Everyone by now has seen the uproar caused by Facebook’s mishandling of customer data. While a great many of the social media behemoth’s 2.2 billion monthly active users still only regard Facebook as a way of sharing pictures and mundane daily updates (“look at the scarf my dog wore to the park today.”), Facebook, like many of its digital competitors, strives to extract as much data as possible out of every interaction, and then parlay that information into revenue from advertisers, marketers, and anyone that will pay them. This in itself is not illegal, nor if done with transparency is it wrong. However, when a company lets personal data out of its reach without clear intent or purpose, and that company allows 3rd party access to information about a consumer who did not knowingly agree for that access to occur, then a clear line has been crossed.
There’s a reason Mark Zuckerberg has been apologizing every chance he can, in speech and in print. His next stop will be in front of the U.S. Congress. There is and must be a certain level of trust with any personal-online or personal-business relationship, and once that is breached, it is hard to get back. Zuckerberg certainly wants to avoid reaching a point where the phrase “we don’t want to pull a Facebook” starts to mean any negative and unethical release of previously non-public information.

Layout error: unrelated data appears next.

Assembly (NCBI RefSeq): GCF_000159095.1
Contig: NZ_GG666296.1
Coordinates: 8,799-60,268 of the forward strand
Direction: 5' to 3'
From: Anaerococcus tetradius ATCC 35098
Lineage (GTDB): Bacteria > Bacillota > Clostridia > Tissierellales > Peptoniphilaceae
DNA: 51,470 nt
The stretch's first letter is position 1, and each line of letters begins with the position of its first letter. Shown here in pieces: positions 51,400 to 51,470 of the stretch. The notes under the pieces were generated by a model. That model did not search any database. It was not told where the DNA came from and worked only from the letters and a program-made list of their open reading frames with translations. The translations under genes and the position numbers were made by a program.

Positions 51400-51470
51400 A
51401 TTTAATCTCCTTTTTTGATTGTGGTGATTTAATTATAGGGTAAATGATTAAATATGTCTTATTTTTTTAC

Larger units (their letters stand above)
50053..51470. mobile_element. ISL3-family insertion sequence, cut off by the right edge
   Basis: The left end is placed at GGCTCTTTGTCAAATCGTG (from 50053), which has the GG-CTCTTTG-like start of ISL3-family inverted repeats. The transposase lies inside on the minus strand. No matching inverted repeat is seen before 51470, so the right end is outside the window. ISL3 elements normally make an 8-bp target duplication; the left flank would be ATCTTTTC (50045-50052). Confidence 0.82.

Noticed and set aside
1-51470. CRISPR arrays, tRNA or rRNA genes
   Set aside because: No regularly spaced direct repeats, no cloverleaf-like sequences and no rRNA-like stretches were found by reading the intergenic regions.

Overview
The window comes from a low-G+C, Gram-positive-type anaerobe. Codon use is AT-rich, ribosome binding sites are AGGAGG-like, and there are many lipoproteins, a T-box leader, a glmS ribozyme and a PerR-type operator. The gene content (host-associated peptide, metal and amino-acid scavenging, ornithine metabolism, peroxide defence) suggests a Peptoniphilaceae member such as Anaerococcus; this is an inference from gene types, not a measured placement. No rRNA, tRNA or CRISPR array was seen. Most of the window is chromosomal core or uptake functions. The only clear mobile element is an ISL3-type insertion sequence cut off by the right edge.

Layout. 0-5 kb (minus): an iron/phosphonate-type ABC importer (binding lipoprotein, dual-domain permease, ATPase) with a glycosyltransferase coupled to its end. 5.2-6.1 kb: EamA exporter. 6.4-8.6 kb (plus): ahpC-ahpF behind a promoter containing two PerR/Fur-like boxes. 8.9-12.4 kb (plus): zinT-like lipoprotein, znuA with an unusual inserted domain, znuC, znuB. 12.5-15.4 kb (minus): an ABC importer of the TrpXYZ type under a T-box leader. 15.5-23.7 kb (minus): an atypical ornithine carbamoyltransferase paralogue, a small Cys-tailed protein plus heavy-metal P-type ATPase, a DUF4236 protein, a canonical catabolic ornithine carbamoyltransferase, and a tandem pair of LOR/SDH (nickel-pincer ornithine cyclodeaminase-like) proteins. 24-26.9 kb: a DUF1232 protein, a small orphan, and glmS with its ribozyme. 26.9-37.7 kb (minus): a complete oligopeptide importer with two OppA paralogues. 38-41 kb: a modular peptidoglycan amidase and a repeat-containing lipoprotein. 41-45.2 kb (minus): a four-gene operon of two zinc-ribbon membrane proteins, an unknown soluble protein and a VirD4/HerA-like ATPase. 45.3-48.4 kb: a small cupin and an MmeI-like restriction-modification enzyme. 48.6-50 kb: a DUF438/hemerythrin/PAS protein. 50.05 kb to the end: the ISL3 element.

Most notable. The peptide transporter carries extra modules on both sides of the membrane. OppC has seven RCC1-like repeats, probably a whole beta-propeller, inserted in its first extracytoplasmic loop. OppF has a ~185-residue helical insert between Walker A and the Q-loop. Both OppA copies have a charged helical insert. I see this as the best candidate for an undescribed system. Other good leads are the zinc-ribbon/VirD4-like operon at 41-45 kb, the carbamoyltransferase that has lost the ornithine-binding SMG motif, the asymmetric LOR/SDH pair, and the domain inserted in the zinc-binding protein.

To be clear, the recent revelation of Facebook’s data privacy dilemma is different from a company that gets hacked and, in the process, has customer data stolen (whether due to inadequate security or not)—rather, this series of acts (either negligent or intentional) is simply without regard to customer expectations of privacy and data control.
What does this mean in retail? All retailers today are struggling with the balance of how to obtain as much consumer data as possible and use that to improve omnichannel shopper interactions (but not seeming invasive or “creepy’), all while keeping the data secure. This feat is truly a blend of science, art, and the oft low priority of common sense. As a consumer, we generally appreciate or at least tolerate when our favored brands provide updates on new items, promotions, and discounts for relevant products that fit our shopping patterns and lifestyle. However, most of us quickly get annoyed when an online retailer clearly uses our browsing history and cookies to insert flashing banner and pop-up advertisements into various non-shopping websites we visit. This can be particularly annoying when devices are shared among family members and these types of ads prematurely reveal potential purchases or investigations into gifts meant to be surprises.
Conversational commerce means a two-way dialogue between two consenting parties: the retailer and the consumer. Involving a 3rd party is, as usual, a crowd and muddies the relationship. Conversational commerce also means having the ability to turn down the volume on the dialogue. When this is not possible, when a retailer continues to shout at us, or worse, invites another into our conversation, we may just turn the conversation off. However, while sometimes viewed by the consumer as annoying, this type of retailer data use—primarily for marketing purposes—is fairly superficial and harmless. It is when that same data leaches outside the walls of the retailer that much larger issues begin to propagate.